“I’ve dealt with ugliness from particular individuals, but the Gardnerian community as a whole has been welcoming, accepting, and thoughtful in its approach to transgender people,” she explained. “I’ve had longtime friends and Elders within the Craft reach out to me in recent days to see how I’m doing, and to offer their support. It’s been lovely.”
Aburrow has also had their fair share of negative reactions, but noted a shift within the community.
“When I first started talking about making Wicca more inclusive, I did get pushback from some people, especially from some of the individuals behind this statement,” they said. “Over the last seven or eight years, a lot more people have become interested in making our rituals more inclusive for LGBTQ2SIA people.” (Aburrow has included two spirit, intersex, and asexual identities, along with lesbian, gay, bisexual, transgender, queer, and questioning.)
In the wake of the declaration’s publications, many trans and nonbinary Gardnerians felt the need to express radical pride and remind fellow practitioners of their presence in the tradition. Shane Mason, a nursing student and nonbinary Gardnerian in New York City, was resolute.
“There was sadness, and anger, of course, but also resolve,” they said. “Determination to continue living authentically as myself, and to continue honoring the gods and ancestors of my tradition as I have always done. No ‘declaration’ with a few dozen signatures is going to prevent me from doing that.”
Like Aburrow and Magdalene, Mason views the declaration’s authors and its supporters as outnumbered.
“I can’t help but feel like the small segment of the Gardnerian community who are so adamant about gatekeeping the tradition from gender nonconforming practitioners know good and well that they are in the extreme minority,” they said, “and that their position is becoming less and less popular as the world evolves and changes.”
This tracks with Mason’s overall journey in the Gardenarian tradition. When Mason began seeking out training a decade ago, a few people in the wider Pagan community suggested that they might face discrimination, but Mason found the opposite.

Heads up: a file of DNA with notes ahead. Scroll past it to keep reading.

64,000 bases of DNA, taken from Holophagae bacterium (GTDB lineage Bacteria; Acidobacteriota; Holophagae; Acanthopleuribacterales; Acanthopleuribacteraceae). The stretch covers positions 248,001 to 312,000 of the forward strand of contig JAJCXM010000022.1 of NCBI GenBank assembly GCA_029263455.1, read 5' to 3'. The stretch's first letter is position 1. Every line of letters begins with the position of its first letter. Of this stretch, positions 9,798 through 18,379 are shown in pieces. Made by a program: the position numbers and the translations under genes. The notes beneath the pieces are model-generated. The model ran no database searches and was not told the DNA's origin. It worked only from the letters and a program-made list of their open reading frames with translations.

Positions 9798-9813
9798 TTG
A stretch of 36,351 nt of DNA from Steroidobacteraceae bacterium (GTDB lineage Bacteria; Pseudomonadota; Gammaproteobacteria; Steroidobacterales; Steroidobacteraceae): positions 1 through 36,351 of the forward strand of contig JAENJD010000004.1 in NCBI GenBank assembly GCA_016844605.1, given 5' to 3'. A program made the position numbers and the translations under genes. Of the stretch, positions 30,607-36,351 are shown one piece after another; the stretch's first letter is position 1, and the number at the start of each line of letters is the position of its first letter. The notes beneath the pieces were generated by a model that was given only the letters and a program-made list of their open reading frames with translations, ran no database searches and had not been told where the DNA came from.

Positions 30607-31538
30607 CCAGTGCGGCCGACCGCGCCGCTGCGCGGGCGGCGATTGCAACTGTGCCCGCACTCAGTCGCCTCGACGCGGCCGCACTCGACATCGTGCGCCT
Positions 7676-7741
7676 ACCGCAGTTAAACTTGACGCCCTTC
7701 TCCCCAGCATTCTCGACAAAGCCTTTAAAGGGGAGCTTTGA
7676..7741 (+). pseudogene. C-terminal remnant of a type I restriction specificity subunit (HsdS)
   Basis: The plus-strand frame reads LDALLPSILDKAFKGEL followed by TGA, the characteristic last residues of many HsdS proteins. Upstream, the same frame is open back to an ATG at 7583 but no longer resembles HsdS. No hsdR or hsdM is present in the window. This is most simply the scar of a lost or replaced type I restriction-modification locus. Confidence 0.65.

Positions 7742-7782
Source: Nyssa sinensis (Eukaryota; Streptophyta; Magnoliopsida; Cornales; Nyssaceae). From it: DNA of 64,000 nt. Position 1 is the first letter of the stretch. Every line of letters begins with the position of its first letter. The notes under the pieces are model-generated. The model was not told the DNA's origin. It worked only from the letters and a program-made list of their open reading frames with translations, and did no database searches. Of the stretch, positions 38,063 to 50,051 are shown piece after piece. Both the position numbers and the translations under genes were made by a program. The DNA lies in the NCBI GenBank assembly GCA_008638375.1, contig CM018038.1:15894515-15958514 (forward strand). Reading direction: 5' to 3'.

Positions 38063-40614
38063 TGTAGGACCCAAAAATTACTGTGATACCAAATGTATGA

“The first time I met the local Gardnerian coven at a Pagan Expo, they had a typed sign in a frame on their information table. It read: ‘We are non-racist, non-sexist, and non-homophobic – and expect our students to be also.’ When I answer e-mails from seekers these days, I tend to include a similar statement about inclusion,” Mason explained. “The vast majority of Gardnerians I know are wonderful, loving, generous people. But like any cross section of the population, there are going to be a handful of people you want to steer clear of. Being a Witch doesn’t necessarily make someone a good person.”
Instead of focusing on the negativity of the declaration, Mason is determined to recognize the progress that has been made in the Pagan community, and to move forward.
“The tide of progress cannot be stemmed. I have been focusing on the mysteries of the Craft as I interpret them, and on the group that I run. I have a flourishing coven of my own initiates, as well as an Outer Court (training group), so I’m busy attending to their needs, and don’t have a ton of extra time to argue fruitlessly with people on the internet.”
Magdalene strikes a similarly defiant tone. She casts the declaration’s authors in the wider context of an increasingly more inclusive magical community that does not tolerate transphobic rhetoric.
“The folks who put together this “declaration” are a loud minority within the broader community, one that’s quickly rendering itself persona non grata within that community,” she said. “They claim to be the only ones practicing Gardnerian Craft the ‘one, true, right, and only’ way, but the reality is that they’re actually the ones deviating from the traditions and precedents set by our Elders. I see no reason to let their bad faith attempts to co-opt the narrative interfere with my practice of the Craft, or my communion with our Gods.”